Many of our customers ask us this question so we thought we'd lay down our thoughts.
The last couple of our articles have been how to do this and that in PostgreSQL, SQL Server, MySQL or having PostgreSQL coexist with an existing SQL Server install.
A major reason for that is that in many of our projects we have a choice of what database to choose for a new piece of an application as long as it can play nicely with the existing infrastructure.
Our core database competencies are still PostgreSQL, SQL Server, and MySQL with it leaning
more toward PostgreSQL each day. We are perhaps somewhat unique in the PostgreSQL community in that Oracle never comes into our equation of decisions (though Oracle and PostgreSQL are perhaps more similar than the others).
Oracle is too expensive for most of our clientele
so it's a non-issue, and when our clients do have Oracle -- it's thrust upon them by thier ERP/CRM vendor and is essentially off limits to them.
Historically a lot of these new projects we have favored SQL Server over any of the other databases we use for a couple of reasons:
The clientele we service are predominantly Windows shops to the tune of about 70-80%. These people already have a SQL Server on site and feel very comfortable with it so why install yet another database?
The issue of SQL Server cost also isn't a concern for them because they've already invested in the licensing, backup infrastructures, and training to manage their SQL Server boxes.
The SQL Server security management -- if you are running a Windows shop and assigning permissions based on Windows groups is still much easier with SQL Server. I know PostgreSQL has LDAP/SSPI and all that
but most people assign permissions based on Windows user groups not users and they want one place to do that.
The SQL Server management wizards are nice plus the reporting services, SSIS thrown in. Management tools, maintenance plans are lifesavers for diagnosing problems, doing automated tunining and they are right there and easy to train people how to use. One can argue
Reporting Services, SSIS, Maintenance plan wizards may not be the best of the breed and are not really part of the database. The fact they are packaged in means no need to look for other tools.
As much as people like to say they like choices, they more value being relieved of the task of making decisions than having a better menu of options. That's why we have approved stacks.
SQL Server drivers already packaged with Windows. While PostgreSQL ODBC drivers are a simple 5 minute or less install, they still require installation and a scary thing when you are talking about deploying on 500 or more computers.
And of course we've had those clients who are slowly finding out about open source and their first thought is MySQL. Why:
There are still far more MySQL consultants than PostgreSQL consultants which means a MySQL consultant is more replaceable than a PostgreSQL consultant. Replaceability is the most important criteria for many customers, particularly with new engagements.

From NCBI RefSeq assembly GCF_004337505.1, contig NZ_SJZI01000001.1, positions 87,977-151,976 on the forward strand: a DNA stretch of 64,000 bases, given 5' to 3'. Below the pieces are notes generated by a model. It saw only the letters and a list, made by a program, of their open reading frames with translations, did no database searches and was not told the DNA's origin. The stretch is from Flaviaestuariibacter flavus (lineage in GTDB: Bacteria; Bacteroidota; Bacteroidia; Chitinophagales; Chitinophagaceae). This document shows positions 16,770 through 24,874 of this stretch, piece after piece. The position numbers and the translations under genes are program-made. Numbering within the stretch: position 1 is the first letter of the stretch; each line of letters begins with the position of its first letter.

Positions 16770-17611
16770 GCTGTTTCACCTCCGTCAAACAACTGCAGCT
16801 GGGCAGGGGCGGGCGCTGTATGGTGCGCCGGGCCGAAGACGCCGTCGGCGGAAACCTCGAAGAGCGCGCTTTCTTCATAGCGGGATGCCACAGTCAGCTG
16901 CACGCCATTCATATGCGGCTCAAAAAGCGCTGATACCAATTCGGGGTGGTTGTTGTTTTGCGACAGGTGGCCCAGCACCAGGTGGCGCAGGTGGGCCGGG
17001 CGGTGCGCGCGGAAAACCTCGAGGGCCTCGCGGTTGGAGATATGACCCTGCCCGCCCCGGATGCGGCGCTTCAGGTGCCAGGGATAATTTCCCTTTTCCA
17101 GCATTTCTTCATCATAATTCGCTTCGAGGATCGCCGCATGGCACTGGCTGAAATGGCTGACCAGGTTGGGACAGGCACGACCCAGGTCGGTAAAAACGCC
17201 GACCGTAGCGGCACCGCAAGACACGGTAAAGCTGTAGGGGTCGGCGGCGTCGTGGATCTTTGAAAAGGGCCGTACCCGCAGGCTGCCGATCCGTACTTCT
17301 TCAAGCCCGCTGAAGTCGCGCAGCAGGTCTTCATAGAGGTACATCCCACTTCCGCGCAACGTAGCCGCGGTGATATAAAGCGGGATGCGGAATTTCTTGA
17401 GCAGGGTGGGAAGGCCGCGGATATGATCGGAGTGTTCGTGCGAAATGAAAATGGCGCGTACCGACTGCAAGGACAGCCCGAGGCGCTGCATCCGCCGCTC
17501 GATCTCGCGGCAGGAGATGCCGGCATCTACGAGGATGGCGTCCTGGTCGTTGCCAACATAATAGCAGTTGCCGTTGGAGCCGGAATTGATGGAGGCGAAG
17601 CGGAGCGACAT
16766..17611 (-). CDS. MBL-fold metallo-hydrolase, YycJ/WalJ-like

There is an old saying that goes "If you don't have competition, you don't have a market." This works on a myriad of levels. On the one hand Oracle, DB2, SQL Server, MySQL, PostgreSQL
are what I call cut throat competitors. The MySQL, SQL Server, PostgreSQL, or Oracle consultant next door fighting for the same customers as you are is an enemy, but they are all relational
and the existence of the competition ensures a vibrant genetic relational pool and more importantly the growth of the customer base.
In a NoSQL argument -- they shed their differences and unify against the NoSQL common enemy :).
Same goes for PostGIS, DB2 Spatial blades, Oracle Spatial, SQL Server 2008/2010 spatial. Most spatial DBAs I know have one favorite pastime in common: comparing battle stories about ArcSDE :).
PostGIS very existence depends on the competition it has with its other spatial database brethren.
An Oracle Spatial / DB2 Spatial / SQL server spatial consultant has a much better idea of PostGIS merits than a general PostgreSQL consultant and we all have generally the same kind of customer base.
The spatial DBAS are probably more close knit and respectful of each other than
other competitive groups just because they are a smaller highly specialized group and are more likely to have to cross database boundaries.
The fact that I can say SQL Server /PostgreSQL can replace one another or that the knowledge in one is same as the knowledge in another
is a huge selling point because it means people don't have to be so concerned that there are more SQL Server than PostgreSQL consultants and so on. So the fact you are not unique makes you more attractive.
I would go as far as to say if you are very unique, you want to play it down a bit so you don't sound too different from the rest of the pack. Once the sell is made, then you can pull out the uniqueness gun to keep the sale :).
You want to take advantage of Drupal, Wordpress and all those things you've heard about. Those really aren't supported well on SQL Server. They are supported in PostgreSQL a bit better, but
still MySQL owns the lions share in that regard. You need an expert on Drupal or Wordpress to help you out, chances are they don't know anything but MySQL and probably wouldn't touch PostgreSQL or SQL Server with a 10 foot pole.